After a short processing and briefing we boarded the old Rheingold Express which was waiting for us dockside. Contrary to the usual army confusion, they had efficiently gone out of their way to make our train trip pleasant with serving excellent food and delivering people to their destinations. After an overnight stay in Frankfurt, those of us assigned to Nuremberg proceeded there the next day. The army reverted to type when upon our arrival they had no idea what to do with us and where we should stay. It was a weekend and everyone was gone. In the confusion we were taken to something called Camp Lucky Strike which turned out to be a DP camp. We didn’t feel so lucky. On Monday we tried again. The army had recovered from its weekend and remembered that those of us assigned to the Nuremberg were supposed to be housed at the Grand Hotel. Compared to Camp Lucky Strike this was quite a pleasant change. Certainly not luxurious, it was, nevertheless quite comfortable. The hotel had been exclusively reserved for IMT (International Military Tribunal) personnel and even the lobby was off limits to all others including non-MIT US army personnel.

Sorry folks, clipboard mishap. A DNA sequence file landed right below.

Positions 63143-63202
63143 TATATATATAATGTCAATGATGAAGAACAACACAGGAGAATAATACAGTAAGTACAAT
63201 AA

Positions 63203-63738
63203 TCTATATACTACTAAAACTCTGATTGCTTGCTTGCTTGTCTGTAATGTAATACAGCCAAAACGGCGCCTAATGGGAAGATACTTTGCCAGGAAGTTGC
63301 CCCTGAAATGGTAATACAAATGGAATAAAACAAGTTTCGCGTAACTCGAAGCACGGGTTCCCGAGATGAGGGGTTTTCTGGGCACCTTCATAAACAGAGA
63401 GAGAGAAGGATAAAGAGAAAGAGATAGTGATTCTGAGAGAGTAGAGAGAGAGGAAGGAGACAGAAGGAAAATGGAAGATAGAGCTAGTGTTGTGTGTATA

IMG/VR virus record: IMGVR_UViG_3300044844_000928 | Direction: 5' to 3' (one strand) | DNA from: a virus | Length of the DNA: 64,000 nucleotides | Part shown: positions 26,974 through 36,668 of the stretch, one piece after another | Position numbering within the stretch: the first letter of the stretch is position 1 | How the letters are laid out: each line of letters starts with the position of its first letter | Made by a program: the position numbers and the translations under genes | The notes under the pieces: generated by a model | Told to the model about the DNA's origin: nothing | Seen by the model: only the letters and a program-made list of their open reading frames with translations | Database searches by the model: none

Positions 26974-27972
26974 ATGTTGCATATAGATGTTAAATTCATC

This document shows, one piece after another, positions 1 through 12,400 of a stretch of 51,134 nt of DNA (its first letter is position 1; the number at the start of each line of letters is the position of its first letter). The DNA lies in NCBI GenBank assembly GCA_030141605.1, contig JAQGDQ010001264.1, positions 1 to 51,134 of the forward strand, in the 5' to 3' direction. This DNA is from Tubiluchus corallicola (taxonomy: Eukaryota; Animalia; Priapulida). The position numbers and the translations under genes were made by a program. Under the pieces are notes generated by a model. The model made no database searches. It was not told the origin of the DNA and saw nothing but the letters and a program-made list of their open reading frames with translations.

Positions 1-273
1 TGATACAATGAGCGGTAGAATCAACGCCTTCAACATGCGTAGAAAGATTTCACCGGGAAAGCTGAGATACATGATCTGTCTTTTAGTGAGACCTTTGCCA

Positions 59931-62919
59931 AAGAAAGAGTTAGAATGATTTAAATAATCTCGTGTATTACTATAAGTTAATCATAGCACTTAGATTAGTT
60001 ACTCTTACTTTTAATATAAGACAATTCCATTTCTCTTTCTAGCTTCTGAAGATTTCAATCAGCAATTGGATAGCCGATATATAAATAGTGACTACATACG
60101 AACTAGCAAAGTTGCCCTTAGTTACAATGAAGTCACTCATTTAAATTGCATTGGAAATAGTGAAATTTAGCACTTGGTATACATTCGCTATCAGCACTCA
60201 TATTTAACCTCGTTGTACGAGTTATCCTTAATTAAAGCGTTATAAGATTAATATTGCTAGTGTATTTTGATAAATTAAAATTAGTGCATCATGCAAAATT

The next morning I reported for work at the Palace of Justice where I met my new co-workers including a few I had worked with when I was assigned to POBox 1142. Almost all the employees were Americans. The Russians were in the process of leaving, but there were a number of Allied personnel including French, British, Belgians, Norwegians, and Czechs.